The Embassy checked all the documents for the children, confirmed that they were cleared all the way to the USA. Sarah, myself, and the six kids would all fly on a military transport that evening.
After five hours of waiting and crying (on the kids’ part, not mine), Maura, an Embassy official, finally appeared and abruptly cancelled the flight and said there was no real intention to reschedule. Years ago, I worked in Washington, DC and knew hundreds of Mauras: Ann Taylor suit, Nordstrom shoes, Blackberry constantly humming, little or no real responsibility. Maura had no idea how the 70 children waiting in the embassy were going to get to the States. She seemed immensely relieved when we offered to arrange our own transportation for our own six boys. We called Agape and, within hours, the dispatch team had a donated King Air slotted to pick up our merry little band the next morning.
Maura told us to meet her at the airport at 11:15am, where the embassy officials would hand over the children's paperwork. The Embassy maintains control of the sealed adoption papers until they see the kids board the plane. If the seal is broken, the paperwork is considered “tampered with” upon arrival in Miami.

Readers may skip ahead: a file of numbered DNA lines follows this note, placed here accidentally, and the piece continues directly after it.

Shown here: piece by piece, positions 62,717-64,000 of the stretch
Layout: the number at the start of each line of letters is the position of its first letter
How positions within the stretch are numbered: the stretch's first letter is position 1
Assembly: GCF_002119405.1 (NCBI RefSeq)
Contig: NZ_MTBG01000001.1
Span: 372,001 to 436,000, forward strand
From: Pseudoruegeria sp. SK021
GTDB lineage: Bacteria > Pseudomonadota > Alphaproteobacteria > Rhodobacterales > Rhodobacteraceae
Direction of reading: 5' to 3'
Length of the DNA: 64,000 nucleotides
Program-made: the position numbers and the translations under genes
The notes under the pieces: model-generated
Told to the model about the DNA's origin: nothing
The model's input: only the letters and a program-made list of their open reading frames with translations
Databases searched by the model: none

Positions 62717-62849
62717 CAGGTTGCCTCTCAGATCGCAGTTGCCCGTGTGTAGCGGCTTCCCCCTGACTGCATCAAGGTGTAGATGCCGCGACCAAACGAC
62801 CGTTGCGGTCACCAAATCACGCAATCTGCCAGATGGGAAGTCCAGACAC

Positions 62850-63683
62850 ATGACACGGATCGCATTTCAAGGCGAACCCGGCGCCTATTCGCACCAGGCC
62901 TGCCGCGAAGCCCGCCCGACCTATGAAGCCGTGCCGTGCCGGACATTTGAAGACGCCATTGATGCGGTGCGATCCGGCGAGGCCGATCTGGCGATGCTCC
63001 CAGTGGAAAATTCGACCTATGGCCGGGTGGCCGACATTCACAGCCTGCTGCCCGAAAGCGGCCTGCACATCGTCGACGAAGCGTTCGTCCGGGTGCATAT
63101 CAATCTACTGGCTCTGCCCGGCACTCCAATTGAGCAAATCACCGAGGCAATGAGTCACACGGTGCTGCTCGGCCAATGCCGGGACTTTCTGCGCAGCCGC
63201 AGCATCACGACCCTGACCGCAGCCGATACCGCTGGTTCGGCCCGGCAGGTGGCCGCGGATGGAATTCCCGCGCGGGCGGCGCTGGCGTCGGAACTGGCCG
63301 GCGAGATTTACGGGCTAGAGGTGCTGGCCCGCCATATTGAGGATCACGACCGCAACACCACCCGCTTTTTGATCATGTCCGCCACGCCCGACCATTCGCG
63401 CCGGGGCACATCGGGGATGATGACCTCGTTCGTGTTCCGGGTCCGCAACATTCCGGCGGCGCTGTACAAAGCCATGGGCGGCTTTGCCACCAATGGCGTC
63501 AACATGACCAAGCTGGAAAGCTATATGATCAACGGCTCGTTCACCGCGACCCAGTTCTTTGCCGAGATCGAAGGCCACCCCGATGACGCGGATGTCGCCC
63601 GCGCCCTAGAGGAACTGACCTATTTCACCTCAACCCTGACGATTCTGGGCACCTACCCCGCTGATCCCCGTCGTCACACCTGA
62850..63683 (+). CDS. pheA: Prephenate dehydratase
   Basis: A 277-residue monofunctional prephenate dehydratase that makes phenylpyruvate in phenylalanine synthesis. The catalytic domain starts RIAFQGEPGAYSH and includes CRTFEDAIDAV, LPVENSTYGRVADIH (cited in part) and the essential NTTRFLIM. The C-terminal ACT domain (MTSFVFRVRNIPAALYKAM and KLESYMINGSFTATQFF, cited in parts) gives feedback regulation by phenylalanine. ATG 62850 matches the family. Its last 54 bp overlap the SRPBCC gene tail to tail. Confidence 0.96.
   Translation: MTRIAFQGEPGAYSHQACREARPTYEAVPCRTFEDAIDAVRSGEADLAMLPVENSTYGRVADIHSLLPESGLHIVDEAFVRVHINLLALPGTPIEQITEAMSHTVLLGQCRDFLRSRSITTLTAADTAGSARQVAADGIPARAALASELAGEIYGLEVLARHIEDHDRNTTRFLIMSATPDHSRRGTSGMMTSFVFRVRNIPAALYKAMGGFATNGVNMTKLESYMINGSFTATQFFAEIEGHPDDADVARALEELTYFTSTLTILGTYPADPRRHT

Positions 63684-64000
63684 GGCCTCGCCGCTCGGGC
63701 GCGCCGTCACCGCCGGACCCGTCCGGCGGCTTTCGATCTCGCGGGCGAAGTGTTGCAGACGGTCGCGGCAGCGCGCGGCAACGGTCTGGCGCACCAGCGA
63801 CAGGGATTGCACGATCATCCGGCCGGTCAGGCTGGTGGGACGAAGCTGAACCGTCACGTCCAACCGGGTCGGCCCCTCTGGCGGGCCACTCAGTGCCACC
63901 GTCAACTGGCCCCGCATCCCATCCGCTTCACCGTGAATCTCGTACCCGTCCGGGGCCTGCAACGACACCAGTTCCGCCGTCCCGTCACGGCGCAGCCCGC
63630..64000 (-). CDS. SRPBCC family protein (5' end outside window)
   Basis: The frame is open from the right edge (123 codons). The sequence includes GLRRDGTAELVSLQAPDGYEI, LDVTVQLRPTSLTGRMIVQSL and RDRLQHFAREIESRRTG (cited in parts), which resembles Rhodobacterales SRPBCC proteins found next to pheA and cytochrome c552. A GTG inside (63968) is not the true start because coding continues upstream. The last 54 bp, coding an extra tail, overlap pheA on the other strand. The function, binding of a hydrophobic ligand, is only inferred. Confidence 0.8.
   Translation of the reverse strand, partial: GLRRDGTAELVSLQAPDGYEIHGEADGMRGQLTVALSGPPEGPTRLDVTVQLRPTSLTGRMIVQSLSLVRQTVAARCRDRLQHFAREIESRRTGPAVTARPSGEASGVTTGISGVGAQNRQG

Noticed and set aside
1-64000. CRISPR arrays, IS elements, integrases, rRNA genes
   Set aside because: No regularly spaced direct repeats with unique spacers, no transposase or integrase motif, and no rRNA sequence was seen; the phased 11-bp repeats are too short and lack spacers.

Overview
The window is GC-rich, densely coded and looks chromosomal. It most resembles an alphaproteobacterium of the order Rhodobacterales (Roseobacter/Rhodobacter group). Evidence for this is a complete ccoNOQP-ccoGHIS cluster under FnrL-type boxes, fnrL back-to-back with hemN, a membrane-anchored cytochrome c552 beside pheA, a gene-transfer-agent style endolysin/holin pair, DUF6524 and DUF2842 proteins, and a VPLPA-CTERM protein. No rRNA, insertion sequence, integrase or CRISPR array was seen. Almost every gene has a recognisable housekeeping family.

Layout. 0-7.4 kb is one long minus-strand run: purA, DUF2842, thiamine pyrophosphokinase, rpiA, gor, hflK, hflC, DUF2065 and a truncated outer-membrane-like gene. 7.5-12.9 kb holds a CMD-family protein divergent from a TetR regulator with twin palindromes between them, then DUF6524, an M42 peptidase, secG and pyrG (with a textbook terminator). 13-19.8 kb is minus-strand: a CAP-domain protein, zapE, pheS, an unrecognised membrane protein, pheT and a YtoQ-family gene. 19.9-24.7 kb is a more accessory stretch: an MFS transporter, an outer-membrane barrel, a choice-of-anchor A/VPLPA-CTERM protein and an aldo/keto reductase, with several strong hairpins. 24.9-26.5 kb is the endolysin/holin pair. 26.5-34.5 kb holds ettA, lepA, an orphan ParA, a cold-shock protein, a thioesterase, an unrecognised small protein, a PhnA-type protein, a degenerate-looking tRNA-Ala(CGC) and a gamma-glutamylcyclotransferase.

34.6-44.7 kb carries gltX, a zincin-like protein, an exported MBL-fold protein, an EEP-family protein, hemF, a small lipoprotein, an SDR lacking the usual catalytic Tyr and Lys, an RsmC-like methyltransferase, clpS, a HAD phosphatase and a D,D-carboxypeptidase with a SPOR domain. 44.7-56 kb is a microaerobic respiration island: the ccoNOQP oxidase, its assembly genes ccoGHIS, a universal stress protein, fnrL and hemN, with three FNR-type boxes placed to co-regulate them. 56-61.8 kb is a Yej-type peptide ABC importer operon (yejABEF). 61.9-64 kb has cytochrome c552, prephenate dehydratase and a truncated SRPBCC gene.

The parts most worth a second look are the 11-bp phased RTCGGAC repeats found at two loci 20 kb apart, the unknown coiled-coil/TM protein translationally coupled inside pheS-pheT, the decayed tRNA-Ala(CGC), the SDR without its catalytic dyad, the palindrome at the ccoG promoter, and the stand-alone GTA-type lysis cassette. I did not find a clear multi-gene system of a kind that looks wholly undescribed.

We arrived with the children at the Port au Prince International Airport in a taxi at 11:15. Within minutes of stepping onto the sidewalk, we were surrounded by an angry mob. They tried to pull the boys away from us and yelled that we were child trafficking. Sarah was knocked to the sidewalk, trying to protect the two babies she was holding. The Haitian police intervened taking the mob ringleaders and all of us into custody. They marched us: kids, suitcases and all, down the airport driveway to the airport police station.
Our Embassy handlers had still not appeared and since they had the paperwork, the police became suspicious that the mob might be correct. One cop, with two bars of rank on his epaulettes, seemed particularly skeptical of our story.
I called Maura at the US Embassy. She was still in her office because “her car had not arrived.” I told her to take a taxi. I explained and stressed the severity of the situation. In response, she announced that she would wait for her driver.
I asked the police officers if I could walk out to the tarmac to talk to our pilots and alert them to our delay. I pulled my pilot shirt out of my pack, with four bars on the epaulettes. Two Bar scowled. I sat back down. Rebecca, a volunteer nurse from COTP, had arrived at the airport to say goodbye to the children with her friend Eric, a pediatrician. They came into the police station and fell victim to our captors as well.